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RackandRoll 78" Trailer

by Yakima Products, Inc.

Never be forced to choose between your favorite activities and gear. Maximize your gear hauling choices by adding a sturdy, lightweight trailer.The RackandRoll trailer is made of lightweight aluminum, and offers a stable, secure ride for *all* your gear. Stores easily upright in the off-season. Shock absorbers provide 4" of independent wheel travel, providing greater stability and gear protection. Carrying handle transforms lightweight trailer into a handcart.

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I just bought the Yakima 78" Rack and Roll Trailer.…

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I just bought the Yakima 78" Rack and Roll Trailer. I live on the Oregon Coast and there are abut 10 of us in my area that kayak together. I am usually the one towing a kayak trailer for us. I had been towing a small boat trailer that had been modified to hold 4 kayaks but its pretty heavy for my Rav4 to tow. I had seen this Yakima trailer at a kayak dealer but it was $5,000 which I could not afford.

But I was looking for something and I saw this KIT and the video showing how to put it together and it was on sale for leas than half the price of the one at the dealer.

I bought it and a friend (who has power tools) and I put it together in 2 hours. I would like to mention that I am a 71 year old woman who is NOT handy. It's perfect. Light to tow, light to move around. I've set it up with the Yakima Hullraiser racks and fully loaded with 4 kayaks it weights less than 400 lbs.

It's beautifully designed to just bolt or clip together. Wiring is already done and you just plug in. EASY!!! Another BEST BUY for me. Even with my Rav4 I don't even notice I'm towing. Fully loaded, its only 400 lbs.

The kayaks I tow are from 14' to 17". The specs on this trailer say you can tow with the regular tongue but that is not true. So once I got the trailer put together, I did buy the tongue extender which is pretty cheap and works just fine. I urge anyone buying this trailer to buy the tongue extender at the same time because unless you're towing kayaks 10' or less, you are going to need it.

Where ever I take it, almost always other kayakers come over to talk to me about it because it's no cool.
Well done, Yakima

I bought this trailer in the 66 version to replace the Malone…

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I bought this trailer in the 66 version to replace the Malone that is also reviewed here. It is everything I had hoped for. It was easy to assemble, the manual was great, and its various parts were made of very high quality material. It is easy to see that a lot of thought went into the design and assembly process.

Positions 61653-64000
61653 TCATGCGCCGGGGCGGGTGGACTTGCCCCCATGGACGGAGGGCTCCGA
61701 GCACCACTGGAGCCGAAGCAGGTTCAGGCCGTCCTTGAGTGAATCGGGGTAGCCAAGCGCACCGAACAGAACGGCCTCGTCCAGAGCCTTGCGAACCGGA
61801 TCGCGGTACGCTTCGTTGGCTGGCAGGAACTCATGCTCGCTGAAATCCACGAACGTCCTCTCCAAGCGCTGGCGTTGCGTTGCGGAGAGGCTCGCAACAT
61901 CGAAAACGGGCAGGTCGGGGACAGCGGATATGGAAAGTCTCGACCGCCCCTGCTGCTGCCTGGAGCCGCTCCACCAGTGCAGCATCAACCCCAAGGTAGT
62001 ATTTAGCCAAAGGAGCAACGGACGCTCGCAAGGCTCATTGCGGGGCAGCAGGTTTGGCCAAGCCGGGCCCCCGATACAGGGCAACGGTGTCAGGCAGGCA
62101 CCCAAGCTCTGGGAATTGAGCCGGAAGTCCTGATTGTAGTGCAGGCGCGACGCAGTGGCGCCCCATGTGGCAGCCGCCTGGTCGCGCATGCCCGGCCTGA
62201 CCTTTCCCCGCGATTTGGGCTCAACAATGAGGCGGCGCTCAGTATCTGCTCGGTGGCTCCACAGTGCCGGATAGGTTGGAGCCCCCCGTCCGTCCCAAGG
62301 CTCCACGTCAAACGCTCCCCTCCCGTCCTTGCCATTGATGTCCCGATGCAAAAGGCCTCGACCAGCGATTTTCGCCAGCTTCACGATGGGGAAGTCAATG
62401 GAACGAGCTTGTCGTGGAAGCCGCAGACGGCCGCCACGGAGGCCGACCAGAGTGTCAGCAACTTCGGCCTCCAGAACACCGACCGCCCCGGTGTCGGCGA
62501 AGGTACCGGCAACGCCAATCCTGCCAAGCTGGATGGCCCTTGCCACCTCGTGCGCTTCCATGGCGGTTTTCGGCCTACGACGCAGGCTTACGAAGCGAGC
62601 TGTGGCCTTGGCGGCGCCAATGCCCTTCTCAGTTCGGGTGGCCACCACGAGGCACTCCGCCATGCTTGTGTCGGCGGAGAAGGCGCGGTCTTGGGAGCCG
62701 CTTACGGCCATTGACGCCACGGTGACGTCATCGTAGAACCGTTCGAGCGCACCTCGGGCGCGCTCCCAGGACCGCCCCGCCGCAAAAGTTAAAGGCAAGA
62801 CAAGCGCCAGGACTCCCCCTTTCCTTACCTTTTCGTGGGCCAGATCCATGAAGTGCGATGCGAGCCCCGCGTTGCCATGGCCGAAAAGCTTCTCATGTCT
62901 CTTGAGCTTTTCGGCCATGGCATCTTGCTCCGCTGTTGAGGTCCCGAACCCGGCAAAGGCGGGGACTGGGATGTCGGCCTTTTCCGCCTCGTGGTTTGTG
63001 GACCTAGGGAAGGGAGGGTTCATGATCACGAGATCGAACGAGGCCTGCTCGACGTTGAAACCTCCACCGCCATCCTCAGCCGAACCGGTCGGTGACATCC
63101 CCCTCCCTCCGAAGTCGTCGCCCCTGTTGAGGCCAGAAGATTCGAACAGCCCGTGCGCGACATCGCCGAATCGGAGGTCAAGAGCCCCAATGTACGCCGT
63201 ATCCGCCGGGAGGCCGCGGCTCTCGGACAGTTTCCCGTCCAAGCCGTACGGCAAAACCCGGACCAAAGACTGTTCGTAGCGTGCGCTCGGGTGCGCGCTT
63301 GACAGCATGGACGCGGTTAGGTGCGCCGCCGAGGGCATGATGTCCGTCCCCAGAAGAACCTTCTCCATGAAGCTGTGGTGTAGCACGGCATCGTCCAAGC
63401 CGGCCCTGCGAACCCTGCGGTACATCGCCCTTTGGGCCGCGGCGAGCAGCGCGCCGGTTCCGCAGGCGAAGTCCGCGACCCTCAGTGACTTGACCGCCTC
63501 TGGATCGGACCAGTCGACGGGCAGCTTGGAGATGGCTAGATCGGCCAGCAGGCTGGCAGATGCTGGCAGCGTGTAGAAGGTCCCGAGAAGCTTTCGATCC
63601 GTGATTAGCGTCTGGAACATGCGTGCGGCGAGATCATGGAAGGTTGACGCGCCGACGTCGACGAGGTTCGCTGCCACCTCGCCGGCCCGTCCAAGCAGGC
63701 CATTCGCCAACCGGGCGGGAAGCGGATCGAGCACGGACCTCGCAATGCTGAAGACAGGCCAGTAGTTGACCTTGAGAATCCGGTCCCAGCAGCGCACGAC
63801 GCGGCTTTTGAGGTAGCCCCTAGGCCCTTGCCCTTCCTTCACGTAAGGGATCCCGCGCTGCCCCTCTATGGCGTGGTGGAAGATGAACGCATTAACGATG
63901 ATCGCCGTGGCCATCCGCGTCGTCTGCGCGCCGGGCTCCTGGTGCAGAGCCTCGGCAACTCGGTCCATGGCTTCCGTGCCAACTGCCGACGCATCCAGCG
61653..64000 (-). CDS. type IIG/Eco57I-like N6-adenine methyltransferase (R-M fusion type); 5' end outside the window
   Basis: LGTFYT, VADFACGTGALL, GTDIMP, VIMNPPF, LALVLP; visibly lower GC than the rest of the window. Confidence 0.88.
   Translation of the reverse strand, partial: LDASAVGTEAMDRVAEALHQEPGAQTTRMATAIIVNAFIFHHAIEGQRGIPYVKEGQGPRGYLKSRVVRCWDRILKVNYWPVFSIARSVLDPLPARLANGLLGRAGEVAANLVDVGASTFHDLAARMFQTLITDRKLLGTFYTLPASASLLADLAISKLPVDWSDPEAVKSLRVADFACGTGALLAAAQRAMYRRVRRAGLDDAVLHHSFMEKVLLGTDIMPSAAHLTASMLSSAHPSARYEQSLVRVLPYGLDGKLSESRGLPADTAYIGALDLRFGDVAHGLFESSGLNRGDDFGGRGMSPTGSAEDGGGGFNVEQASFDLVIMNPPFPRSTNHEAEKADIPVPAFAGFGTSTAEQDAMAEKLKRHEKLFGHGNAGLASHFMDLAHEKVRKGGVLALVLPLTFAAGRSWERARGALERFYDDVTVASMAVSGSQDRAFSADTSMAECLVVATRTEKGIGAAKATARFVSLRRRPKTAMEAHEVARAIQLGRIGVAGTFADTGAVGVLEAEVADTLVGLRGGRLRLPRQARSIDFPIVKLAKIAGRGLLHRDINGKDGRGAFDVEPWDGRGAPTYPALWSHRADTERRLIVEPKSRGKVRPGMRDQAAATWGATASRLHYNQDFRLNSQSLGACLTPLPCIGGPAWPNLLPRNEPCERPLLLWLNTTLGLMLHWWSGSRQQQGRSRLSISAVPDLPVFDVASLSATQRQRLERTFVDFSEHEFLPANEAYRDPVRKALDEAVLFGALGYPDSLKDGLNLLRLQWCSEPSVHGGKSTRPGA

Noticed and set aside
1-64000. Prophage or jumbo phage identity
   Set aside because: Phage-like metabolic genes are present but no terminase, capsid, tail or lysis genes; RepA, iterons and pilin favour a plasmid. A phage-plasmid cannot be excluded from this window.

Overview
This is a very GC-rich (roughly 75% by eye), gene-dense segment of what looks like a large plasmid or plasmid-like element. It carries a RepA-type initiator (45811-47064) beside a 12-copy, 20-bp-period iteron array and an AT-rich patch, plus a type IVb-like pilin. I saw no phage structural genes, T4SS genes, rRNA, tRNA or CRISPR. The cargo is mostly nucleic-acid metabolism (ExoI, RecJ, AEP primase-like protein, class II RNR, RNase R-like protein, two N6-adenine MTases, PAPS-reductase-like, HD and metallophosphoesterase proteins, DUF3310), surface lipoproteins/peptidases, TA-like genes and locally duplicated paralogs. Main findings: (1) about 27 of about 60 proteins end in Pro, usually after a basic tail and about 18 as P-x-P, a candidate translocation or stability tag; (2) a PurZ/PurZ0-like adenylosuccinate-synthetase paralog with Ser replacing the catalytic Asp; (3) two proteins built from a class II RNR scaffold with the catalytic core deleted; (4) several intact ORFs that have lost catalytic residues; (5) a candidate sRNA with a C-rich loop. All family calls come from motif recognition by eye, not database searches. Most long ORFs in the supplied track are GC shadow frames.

I am not very mechanical but anyone who can turn a screwdriver and wrench can easily assemble this in 3-4 hours. Only issues were annoying but easily corrected. First was that the one of the side light covers was broken during the shipping process apparently as it was loose in the box and I did not see how it was ever secured in there. It was only luck that the other one wasn't broken. Second problem was that the screws for the license plate light were not long enough. I called to get replacements and I received the whole license plate assembly kit, but alas, the screws were the same length. I went to a hardware store and bought new ones for $.30 each. No big deal. I not only received a new sidelight cover, but again, 2 new lights and covers! Thank you Yakima.

This trailer tows and maneuvers like a dream. No issues whatsoever. I agree with the comments about the cotter pins for the wheels and went out and bought a couple hitch pin clips that resolve that issue. Thinking about getting a spare tire but I don't plan on hauling long distance just yet.

As anyone knows, Yakima bars are round. The ad seemed to suggest that you could use Thule J style cradles which fit the square Thule bars, but that is not true. They just slide around the bars and won't stay in one place so I had to buy the Yakima's. The cynic in me believes this is intentional. I would recommend the 78 for a few more bucks too.

I am into my first trip with my Rack n Roll so…

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I am into my first trip with my Rack n Roll so these are initial impressions. I also have some experience with a friend's unit.

1. It pulls like a dream. You don't know it's there and it is modest on fuel impact. I went down from about 2 mpg (23 to 21) on a large sedan comparing a clean car (no boats) to the trailer with 2 light 12 ft boats at 70-75mph over 900 miles.
2. It very well built. Strong and light weight. Aluminum construction so it should not rust. 3. Assembly went easily, parts were well machined and fit smoothly - with 2 glitches:
- The wiring in the tongue was faulty (pinched stripped wires making 2 different intermittent faults. This was a pain to find because it was intermittent.
- I did have to enlarge the holes improve the countersinking on the license plate light bracket.
- The kit was missing some of the lock cores. I actually don't use the locks so it didn't matter much.
4. The trailer stores very nicely. I can up-end it and store it in my rather high garage without even unplugging the wiring. Even if you have to remove or collapse the tongue there are plugs so it is pretty easy. A small woman should not have trouble upending the trailer.
5. You can manhandle the trailer around easily rather than doing clever maneuvering with the car. To get the trailer with boats on it in the garage just unhook and walk it in fully loaded. No big muscles required. Parallel parking and the rear is sticking out? Just grab the rear bar, pick up the back end and scootch the loaded trailer over a foot.